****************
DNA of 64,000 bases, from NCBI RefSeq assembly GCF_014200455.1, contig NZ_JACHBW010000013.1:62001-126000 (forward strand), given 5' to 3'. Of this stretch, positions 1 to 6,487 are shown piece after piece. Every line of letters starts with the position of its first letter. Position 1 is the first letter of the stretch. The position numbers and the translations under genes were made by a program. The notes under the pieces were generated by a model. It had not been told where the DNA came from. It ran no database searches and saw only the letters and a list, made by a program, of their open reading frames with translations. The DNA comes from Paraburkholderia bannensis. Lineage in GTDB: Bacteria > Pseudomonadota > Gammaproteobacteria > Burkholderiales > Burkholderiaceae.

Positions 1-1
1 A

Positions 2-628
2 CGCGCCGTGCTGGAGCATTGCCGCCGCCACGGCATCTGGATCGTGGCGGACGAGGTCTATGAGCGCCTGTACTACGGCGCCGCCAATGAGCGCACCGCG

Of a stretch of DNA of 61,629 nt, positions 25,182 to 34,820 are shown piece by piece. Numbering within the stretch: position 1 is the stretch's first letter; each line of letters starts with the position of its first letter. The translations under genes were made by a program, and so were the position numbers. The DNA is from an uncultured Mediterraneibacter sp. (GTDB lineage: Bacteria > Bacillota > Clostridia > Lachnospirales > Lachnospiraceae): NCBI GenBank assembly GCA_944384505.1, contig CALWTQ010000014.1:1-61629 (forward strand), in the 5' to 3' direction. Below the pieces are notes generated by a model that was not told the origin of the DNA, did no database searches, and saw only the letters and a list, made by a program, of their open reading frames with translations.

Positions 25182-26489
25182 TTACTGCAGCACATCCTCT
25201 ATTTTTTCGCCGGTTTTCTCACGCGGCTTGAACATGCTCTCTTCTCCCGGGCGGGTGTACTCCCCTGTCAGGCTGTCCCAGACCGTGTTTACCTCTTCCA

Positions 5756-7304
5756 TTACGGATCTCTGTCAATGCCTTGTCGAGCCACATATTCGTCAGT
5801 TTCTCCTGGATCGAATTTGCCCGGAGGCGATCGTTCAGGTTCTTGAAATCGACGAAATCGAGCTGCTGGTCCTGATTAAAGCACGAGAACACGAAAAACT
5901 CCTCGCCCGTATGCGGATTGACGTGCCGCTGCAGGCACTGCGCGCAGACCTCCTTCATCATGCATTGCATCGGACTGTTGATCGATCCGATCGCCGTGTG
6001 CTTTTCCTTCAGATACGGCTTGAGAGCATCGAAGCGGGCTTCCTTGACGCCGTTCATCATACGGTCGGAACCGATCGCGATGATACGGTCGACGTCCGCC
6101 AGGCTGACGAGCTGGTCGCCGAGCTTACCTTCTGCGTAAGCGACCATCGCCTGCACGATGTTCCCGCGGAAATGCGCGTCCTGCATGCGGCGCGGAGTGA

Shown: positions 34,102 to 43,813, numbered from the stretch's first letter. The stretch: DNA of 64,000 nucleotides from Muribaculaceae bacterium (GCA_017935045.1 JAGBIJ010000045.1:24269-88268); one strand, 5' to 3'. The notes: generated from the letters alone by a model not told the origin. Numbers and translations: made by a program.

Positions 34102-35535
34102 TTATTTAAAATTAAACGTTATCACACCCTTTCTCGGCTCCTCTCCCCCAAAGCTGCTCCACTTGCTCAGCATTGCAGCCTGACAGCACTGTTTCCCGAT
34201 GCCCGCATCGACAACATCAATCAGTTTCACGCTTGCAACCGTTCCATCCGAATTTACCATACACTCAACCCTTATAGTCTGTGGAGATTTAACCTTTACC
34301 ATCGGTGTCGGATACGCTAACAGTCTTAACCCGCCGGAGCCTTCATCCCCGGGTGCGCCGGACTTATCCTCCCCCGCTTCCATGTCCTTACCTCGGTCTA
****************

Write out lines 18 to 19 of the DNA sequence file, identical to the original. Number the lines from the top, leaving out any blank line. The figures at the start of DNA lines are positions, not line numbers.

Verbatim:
34102 TTATTTAAAATTAAACGTTATCACACCCTTTCTCGGCTCCTCTCCCCCAAAGCTGCTCCACTTGCTCAGCATTGCAGCCTGACAGCACTGTTTCCCGAT
34201 GCCCGCATCGACAACATCAATCAGTTTCACGCTTGCAACCGTTCCATCCGAATTTACCATACACTCAACCCTTATAGTCTGTGGAGATTTAACCTTTACC